Name the speaker: "The way for a young man to rise is to improve himself in every way he can." No, not Descartes. Not Benjamin Franklin. Not even Mark Twain. It was a wise young man named Ronald, who attends school on an Opportunity Scholarship in Washington, D.C.
The federally funded program allows some 1,700 children to escape the failing District of Columbia school system and attend the school of their choice. Parents love it; every year they apply in droves. So why are members of Congress trying to kill the program, a move that would deny other children like Ronald a chance to rise?
Last year lawmakers changed federal policy so that Congress now must explicitly reauthorize the Opportunity Scholarship program each year. Since lawmakers declined to act in 2009, hundreds of students have already been dropped from the program.
In many cases, that bad news came just days after the good news that they'd been accepted. Latasha Bennet explains the roller-coaster ride many parents took that week.
"When I got the letter rescinding the scholarship, I was angry. I was frustrated," she says in the documentary "Let Me Rise," produced by The Heritage Foundation. "I was so appalled that I was going to fight to the end, fight as long as I can, because [my daughter] can't fight for herself. I'm the one that has to do that."
Ironically, the children seem to have a better idea of what's at stake than our political leaders do.
"If I could talk to the politicians who are considering eliminating this program, I'd just ask them to take a step back," says Jordan, a scholarship student. She adds that our leaders should "just sort of think of what it would be like if they couldn't afford the school their child wanted to attend and if every day their child went to school they had to worry about their safety or whether or not they were actually learning."
That's a crucial point. A Heritage survey, updated last year, shows at least 44 percent of senators and 36 percent of House members have sent a child to private school. Nationwide, less than a third of families -- roughly 11 percent of students -- attend private schools.
In short, our politicians enthusiastically exercise their ability to send their kids to the schools that will be best for them. They just won't allow poor D.C. residents have the same chance.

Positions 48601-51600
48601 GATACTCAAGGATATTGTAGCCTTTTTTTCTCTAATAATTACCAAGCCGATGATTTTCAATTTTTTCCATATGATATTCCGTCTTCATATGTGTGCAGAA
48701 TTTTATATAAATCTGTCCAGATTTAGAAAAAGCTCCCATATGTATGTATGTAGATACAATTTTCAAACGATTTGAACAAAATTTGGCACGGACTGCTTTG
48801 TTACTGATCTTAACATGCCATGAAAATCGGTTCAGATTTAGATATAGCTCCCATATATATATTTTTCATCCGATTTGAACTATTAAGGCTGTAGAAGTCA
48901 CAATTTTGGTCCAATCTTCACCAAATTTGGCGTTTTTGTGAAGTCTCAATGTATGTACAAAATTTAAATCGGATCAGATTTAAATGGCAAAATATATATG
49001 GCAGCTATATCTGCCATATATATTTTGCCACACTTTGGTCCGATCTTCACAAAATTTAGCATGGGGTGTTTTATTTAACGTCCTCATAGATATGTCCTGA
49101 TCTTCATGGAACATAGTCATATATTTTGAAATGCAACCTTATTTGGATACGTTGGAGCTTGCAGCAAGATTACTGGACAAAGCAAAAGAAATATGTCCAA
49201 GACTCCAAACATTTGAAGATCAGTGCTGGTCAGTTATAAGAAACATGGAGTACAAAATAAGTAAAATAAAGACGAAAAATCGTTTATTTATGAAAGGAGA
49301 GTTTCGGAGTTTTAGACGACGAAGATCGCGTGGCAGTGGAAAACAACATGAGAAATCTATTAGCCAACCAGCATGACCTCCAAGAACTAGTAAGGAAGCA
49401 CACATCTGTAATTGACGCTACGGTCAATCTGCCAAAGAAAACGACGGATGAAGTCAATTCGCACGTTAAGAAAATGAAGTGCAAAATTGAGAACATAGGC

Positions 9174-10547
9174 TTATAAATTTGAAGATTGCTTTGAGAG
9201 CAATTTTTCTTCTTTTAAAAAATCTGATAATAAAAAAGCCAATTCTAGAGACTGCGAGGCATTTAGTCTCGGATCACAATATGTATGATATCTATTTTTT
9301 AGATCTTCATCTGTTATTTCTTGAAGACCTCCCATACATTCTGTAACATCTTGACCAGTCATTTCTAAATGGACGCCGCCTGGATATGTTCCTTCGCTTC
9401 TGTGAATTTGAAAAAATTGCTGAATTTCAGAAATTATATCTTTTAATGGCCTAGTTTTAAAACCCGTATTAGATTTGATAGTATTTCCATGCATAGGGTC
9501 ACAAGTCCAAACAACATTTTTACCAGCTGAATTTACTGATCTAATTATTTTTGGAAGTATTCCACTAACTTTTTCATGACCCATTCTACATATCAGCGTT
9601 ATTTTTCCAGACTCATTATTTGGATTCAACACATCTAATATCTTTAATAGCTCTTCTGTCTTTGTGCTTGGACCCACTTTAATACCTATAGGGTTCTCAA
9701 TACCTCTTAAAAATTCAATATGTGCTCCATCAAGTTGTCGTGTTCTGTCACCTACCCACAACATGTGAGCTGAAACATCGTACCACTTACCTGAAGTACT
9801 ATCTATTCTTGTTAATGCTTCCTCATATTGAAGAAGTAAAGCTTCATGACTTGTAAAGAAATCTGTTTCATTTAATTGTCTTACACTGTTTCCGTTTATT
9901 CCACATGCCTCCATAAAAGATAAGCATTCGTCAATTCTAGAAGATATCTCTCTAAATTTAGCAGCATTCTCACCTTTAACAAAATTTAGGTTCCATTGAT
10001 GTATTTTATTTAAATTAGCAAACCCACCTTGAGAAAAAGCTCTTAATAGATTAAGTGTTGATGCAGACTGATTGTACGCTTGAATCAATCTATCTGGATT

And poor parents desperately want those scholarships. They know what a life-changing difference a good education makes.
"I can see my daughter not being on the poverty level that I've been through," says Carmen Holassie. "This Opportunity Scholarship is working and will work." Adds Adrienne Lynch: "any parent who has a child in this program can tell you they can see the difference in their children."
So what will it take to save the program?
Virginia Walden Ford is president of D.C. Parents for School Choice. As a single mother years ago, she struggled to guide her own children through the District's school system. Now she works to help other parents.
"We need President Obama to stand up and say we need to keep this program. This is not fair," she says. "If the president of the United States stands up and says 'let's keep this program,' it will be kept."
Obama recognizes the importance of a good education. That's why he sends his daughters to Sidwell Friends, a highly-regarded private school and the alma mater of fellow presidential daughter Chelsea Clinton. At least two of her classmates are there on D.C. Opportunity Scholarships -- and couldn't afford to remain without the aid.
The scholarships cost federal taxpayers about $15 million, and don't divert any funding from other students in D.C. public schools. Renewing the program should be a no-brainer.
Let's hope federal policymakers act quickly -- and show they've learned their lesson.
(Ed Feulner is president of The Heritage Foundation or www.heritage.org.)